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Residence-Based Taxation: A Necessary and Urgent Tax Reform
over 4 years ago
# Implementing RBT
Implementation of RBT requires changes in the U.S. income tax code and estate and gift tax laws. Exhibit 2 provides a list of measures required to define who is subject to U.S. income tax, the Departure Procedure, modifications required in FATCA regulations and IGA agreements, changes required to bilateral taxation treaties, cancellation of the requirement for certain Americans abroad to contribute to Social Security and Medicare, alignment of taxation of green card holders with their status under immigration laws and non-applicability of SEC investment restrictions on Americans resident overseas. The list is non-exhaustive. Other parts of the U.S. Internal Revenue Code may also require modification.
Though implementing RBT requires numerous changes in the U.S. tax code, the process is essentially simple since the withholding tax rules are already defined, as they already apply to non-resident aliens, and the withholding tax collection system is already in place and can easily distinguish income flows by residence and nationality.
Simultaneously with the adoption of RBT, Congress must instruct the IRS to significantly simplify the rules, forms and procedures for Americans resident overseas to enter into compliance since compliance with U.S. tax filing is a condition for obtaining a Departure Certificate and transition to RBT.
The September 1, 2012 “Streamlined” OVDI iteration intended to encourage tax compliance of Americans abroad represents a step in the right direction, but unfortunately this program carries far too many restrictions and an exceedingly low eligibility threshold (with a maximum of only $1,500 per year in unpaid taxes). Moreover, the inappropriate term “high risk” and the threat of criminal charges are extraordinarily intimidating. Knowledgeable Americans abroad, aware of the mishaps and unimaginably harsh treatment meted out under prior voluntary disclosure programs, generally view the new IRS program as a trap, rather than a solution.
Therefore, Congress must instruct the IRS to provide a streamlined compliance program for all Americans residing overseas at the time the RBT law becomes effective, with no restrictions on eligibility. Additionally, the program should not be under the administrative purview of the IRS Criminal Division.
An equitable and acceptable compliance program for Americans abroad:
- would require just three years of back tax reporting;
- would eliminate the requirement to file the FBAR which is superfluous since it is not a tax form;
- Form 8938 (submitted as an attachment of Form 1040) provides a much more comprehensive report on overseas assets;
- must eliminate all non-filing penalties for FBAR and Form 8938;
- must eliminate any threat or risk of criminal prosecution;
- must be open to all non-residents, with no ceiling threshold for the amount of taxes due;
- must be limited to payment of only back taxes, interest and late filing penalties related to unpaid taxes associated with the three years of back-filing.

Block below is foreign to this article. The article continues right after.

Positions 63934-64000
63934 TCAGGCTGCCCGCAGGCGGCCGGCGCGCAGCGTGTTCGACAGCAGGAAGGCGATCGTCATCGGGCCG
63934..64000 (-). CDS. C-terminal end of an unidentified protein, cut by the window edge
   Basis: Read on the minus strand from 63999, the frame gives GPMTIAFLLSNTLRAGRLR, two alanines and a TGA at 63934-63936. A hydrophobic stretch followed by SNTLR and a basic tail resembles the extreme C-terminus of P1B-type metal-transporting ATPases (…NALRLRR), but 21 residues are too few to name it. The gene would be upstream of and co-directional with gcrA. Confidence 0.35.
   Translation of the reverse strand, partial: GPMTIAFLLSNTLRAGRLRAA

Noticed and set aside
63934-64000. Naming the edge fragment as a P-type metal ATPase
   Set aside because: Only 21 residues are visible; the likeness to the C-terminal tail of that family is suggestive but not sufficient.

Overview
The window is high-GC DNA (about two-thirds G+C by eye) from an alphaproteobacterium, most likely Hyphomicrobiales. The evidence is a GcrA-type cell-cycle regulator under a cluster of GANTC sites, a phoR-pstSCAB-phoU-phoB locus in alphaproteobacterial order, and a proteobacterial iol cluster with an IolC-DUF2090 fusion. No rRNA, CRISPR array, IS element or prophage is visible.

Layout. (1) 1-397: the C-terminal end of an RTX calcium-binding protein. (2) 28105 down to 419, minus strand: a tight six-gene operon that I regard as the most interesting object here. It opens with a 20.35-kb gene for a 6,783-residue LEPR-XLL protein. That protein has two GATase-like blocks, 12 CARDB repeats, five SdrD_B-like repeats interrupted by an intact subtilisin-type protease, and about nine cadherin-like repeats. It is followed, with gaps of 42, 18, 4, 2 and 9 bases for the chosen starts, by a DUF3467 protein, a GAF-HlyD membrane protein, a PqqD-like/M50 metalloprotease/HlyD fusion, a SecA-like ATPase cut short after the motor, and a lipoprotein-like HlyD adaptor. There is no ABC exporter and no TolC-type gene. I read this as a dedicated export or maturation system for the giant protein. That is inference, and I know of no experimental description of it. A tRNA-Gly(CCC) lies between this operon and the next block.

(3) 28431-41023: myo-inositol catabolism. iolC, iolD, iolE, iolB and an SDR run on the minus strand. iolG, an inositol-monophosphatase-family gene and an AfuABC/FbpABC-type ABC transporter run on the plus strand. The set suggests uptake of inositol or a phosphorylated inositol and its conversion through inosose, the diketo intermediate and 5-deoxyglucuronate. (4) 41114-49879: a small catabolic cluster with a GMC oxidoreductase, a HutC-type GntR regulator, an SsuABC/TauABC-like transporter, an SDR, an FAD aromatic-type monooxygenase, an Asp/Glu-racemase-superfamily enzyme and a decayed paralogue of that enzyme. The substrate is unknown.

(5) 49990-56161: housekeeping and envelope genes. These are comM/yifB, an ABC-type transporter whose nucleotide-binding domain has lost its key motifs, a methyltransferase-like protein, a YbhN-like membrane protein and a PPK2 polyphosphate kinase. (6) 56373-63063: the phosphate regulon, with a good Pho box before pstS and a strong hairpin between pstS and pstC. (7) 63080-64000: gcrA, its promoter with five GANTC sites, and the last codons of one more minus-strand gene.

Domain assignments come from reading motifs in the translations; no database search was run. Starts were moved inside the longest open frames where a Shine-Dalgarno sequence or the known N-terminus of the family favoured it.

Such a program would allow Americans abroad to come forward with confidence that they will be treated fairly and with the requisite predictability heretofore lacking. A sound, simple IRS compliance program that functions in good faith is absolutely necessary to transition from CBT to RBT. The IRS may even develop a simplified 1040 report for Americans abroad coming into compliance under this transition to RBT. The National Taxpayer Advocate calls for a similar program in the 2012 Annual Report to Congress.
With such a program, Congress and the IRS would recognize the dysfunctional nature of CBT and with it, their share of responsibility for the current level of non-compliance of Americans abroad. The IRS has insufficient means to enforce tax collection abroad and has significantly reduced its customer service overseas. Many long-term overseas residents are unaware of their tax filing obligation. IRS efforts to inform the overseas community of the law have been sparse and ineffectual. Some Americans abroad may be aware of the tax filing requirement, but hesitate to engage an extremely costly tax professional to prepare the complex U.S. tax forms when they know that no U.S. tax is due. Some, born abroad to a U.S. parent, are citizens of the country where born, have never held a U.S. passport and have never lived in the U.S. Others, born to foreign parents in the United States, returned to their parents’ home country when they were infants. Still others are convinced they are no longer U.S. citizens because they had their U.S. citizenship rescinded under prior legislation, later deemed unconstitutional by the Supreme Court, thus retroactively restoring U.S. citizenship to all such persons without their knowledge or consent. Finally, others do not earn income reaching the threshold required for filing the 1040. The consequence is widespread confusion among Americans abroad and a tax system which can only be described as dysfunctional.
If RBT is adopted by Congress, it would be front-line news that would spread rapidly among the overseas community; regardless of whether the RBT program is defined as default or as voluntary, Americans and green card holders overseas not in compliance would in large part adhere to the transition compliance filing in order to obtain a Departure Certificate which would substantially improve their life abroad
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